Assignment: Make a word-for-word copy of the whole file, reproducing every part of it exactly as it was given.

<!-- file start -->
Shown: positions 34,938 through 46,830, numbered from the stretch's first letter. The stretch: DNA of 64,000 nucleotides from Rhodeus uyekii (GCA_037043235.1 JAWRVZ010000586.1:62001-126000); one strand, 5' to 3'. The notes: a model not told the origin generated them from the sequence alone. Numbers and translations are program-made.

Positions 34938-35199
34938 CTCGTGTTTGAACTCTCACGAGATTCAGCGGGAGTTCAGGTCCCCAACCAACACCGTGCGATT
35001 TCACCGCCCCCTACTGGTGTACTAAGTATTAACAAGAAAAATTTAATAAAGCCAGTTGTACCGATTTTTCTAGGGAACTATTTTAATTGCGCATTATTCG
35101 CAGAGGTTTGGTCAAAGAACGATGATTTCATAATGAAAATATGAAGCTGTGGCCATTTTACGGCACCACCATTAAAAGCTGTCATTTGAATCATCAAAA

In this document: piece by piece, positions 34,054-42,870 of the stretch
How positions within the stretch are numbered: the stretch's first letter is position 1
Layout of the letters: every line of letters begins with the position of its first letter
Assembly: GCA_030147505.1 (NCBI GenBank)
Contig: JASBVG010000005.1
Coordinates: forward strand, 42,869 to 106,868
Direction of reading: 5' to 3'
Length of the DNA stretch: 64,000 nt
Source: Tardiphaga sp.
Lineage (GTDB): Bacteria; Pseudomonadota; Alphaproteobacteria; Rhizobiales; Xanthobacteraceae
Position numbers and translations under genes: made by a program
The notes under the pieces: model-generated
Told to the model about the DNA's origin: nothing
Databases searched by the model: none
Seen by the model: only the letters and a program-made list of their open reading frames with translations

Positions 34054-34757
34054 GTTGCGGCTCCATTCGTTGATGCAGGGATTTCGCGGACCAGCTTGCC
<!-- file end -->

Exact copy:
Shown: positions 34,938 through 46,830, numbered from the stretch's first letter. The stretch: DNA of 64,000 nucleotides from Rhodeus uyekii (GCA_037043235.1 JAWRVZ010000586.1:62001-126000); one strand, 5' to 3'. The notes: a model not told the origin generated them from the sequence alone. Numbers and translations are program-made.

Positions 34938-35199
34938 CTCGTGTTTGAACTCTCACGAGATTCAGCGGGAGTTCAGGTCCCCAACCAACACCGTGCGATT
35001 TCACCGCCCCCTACTGGTGTACTAAGTATTAACAAGAAAAATTTAATAAAGCCAGTTGTACCGATTTTTCTAGGGAACTATTTTAATTGCGCATTATTCG
35101 CAGAGGTTTGGTCAAAGAACGATGATTTCATAATGAAAATATGAAGCTGTGGCCATTTTACGGCACCACCATTAAAAGCTGTCATTTGAATCATCAAAA

In this document: piece by piece, positions 34,054-42,870 of the stretch
How positions within the stretch are numbered: the stretch's first letter is position 1
Layout of the letters: every line of letters begins with the position of its first letter
Assembly: GCA_030147505.1 (NCBI GenBank)
Contig: JASBVG010000005.1
Coordinates: forward strand, 42,869 to 106,868
Direction of reading: 5' to 3'
Length of the DNA stretch: 64,000 nt
Source: Tardiphaga sp.
Lineage (GTDB): Bacteria; Pseudomonadota; Alphaproteobacteria; Rhizobiales; Xanthobacteraceae
Position numbers and translations under genes: made by a program
The notes under the pieces: model-generated
Told to the model about the DNA's origin: nothing
Databases searched by the model: none
Seen by the model: only the letters and a program-made list of their open reading frames with translations

Positions 34054-34757
34054 GTTGCGGCTCCATTCGTTGATGCAGGGATTTCGCGGACCAGCTTGCC